The office was originally known as "Chief Justice of the Supreme Court" and is still informally referred to using that title. However, 28 U.S.C. § 1 specifies that the title is "Chief Justice of the United States". The title was changed from Chief Justice of the Supreme Court by Congress in 1866 at the suggestion of the sixth Chief Justice, Salmon P. Chase. Chase wished to emphasize the Supreme Court's role as a co-equal branch of government. The first Chief Justice commissioned using the new title was Melville Fuller in 1888. Use of the previous title when referring to Chief Justices John Jay through Roger B. Taney is technically correct, as that was the legal title during their time on the court, but the newer title is frequently used retroactively for all Chief Justices.
The other eight members of the court are officially Associate Justices of the Supreme Court of the United States, not "Associate Justices of the United States." The Chief Justice is the only member of the court to whom the Constitution refers as a "Justice," and only in Article I. Article III of the Constitution refers to all members of the Supreme Court (and of other federal courts) simply as "Judges."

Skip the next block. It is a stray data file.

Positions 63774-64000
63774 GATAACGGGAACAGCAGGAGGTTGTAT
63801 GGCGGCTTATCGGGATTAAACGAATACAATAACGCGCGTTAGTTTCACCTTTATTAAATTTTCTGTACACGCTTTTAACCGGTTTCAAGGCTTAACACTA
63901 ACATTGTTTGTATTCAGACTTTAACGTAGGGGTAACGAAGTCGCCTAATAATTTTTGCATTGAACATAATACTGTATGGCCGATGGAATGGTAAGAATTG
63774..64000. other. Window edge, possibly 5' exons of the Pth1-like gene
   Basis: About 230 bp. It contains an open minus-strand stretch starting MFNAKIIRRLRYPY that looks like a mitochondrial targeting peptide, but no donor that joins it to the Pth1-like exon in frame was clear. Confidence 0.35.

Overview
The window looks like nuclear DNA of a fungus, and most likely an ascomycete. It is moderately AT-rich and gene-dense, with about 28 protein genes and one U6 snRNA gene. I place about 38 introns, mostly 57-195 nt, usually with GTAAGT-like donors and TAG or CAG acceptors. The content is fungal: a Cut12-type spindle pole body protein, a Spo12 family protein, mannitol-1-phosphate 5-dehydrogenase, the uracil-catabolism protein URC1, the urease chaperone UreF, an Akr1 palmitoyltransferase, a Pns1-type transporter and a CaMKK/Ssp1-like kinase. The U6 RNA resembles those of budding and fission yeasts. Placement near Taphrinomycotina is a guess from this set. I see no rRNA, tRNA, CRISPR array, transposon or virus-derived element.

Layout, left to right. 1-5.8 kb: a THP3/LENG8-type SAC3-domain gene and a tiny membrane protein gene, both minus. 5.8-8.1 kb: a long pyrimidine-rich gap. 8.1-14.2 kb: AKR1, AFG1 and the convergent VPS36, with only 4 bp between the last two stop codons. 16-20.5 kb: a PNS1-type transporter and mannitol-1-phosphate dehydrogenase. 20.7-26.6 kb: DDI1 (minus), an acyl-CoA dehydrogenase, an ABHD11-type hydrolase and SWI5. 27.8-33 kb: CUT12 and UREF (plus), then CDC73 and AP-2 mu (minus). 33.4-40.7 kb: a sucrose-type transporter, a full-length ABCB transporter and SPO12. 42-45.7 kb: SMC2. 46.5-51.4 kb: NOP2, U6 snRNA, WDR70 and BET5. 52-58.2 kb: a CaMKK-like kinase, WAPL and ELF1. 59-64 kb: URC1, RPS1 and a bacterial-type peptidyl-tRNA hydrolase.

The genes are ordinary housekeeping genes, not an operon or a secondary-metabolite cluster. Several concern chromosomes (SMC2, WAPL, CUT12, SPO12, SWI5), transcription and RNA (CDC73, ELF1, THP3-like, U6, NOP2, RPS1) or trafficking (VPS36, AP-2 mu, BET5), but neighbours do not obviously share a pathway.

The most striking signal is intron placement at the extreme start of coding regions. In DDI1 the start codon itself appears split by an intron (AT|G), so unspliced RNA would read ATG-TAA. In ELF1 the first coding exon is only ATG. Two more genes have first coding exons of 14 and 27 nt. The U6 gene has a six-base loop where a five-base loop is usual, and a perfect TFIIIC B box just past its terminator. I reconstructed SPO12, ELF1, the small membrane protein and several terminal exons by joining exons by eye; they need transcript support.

The Chief Justice is nominated by the President of the United States and confirmed to sit on the Court by the United States Senate. The U.S. Constitution states that all justices of the court "shall hold their offices during good behavior," meaning that the appointments end only when a justice dies in office, resigns, or is impeached by the United States House of Representatives and convicted at trial by the Senate. The salary of the Chief Justice is set by Congress; the Constitution prohibits Congress from lowering the salary of any judge, including the Chief Justice, while that judge holds office. As of 2015, the salary is $258,100 per year, which is slightly higher than that of the Associate Justices, which is $246,800.
While the Chief Justice is appointed by the President, there is no specific constitutional prohibition against using another method to select the Chief Justice from among those Justices properly appointed and confirmed to the Supreme Court, and at least one scholar has proposed that presidential appointment should be done away with, and replaced by a process that permits the Justices to select their own Chief Justice.
Three serving Associate Justices have received promotions to Chief Justice: Edward Douglass White in 1910, Harlan Fiske Stone in 1941, and William Rehnquist in 1986. Associate Justice Abe Fortas was nominated to the position of Chief Justice of the United States, but his nomination was filibustered by Senate Republicans in 1968. Despite the failed nomination, Fortas remained an Associate Justice until his resignation the following year. Most Chief Justices, including John Roberts, have been nominated to the highest position on the Court without any previous experience on the Supreme Court; indeed some, such as Earl Warren, received confirmation despite having no prior judicial experience.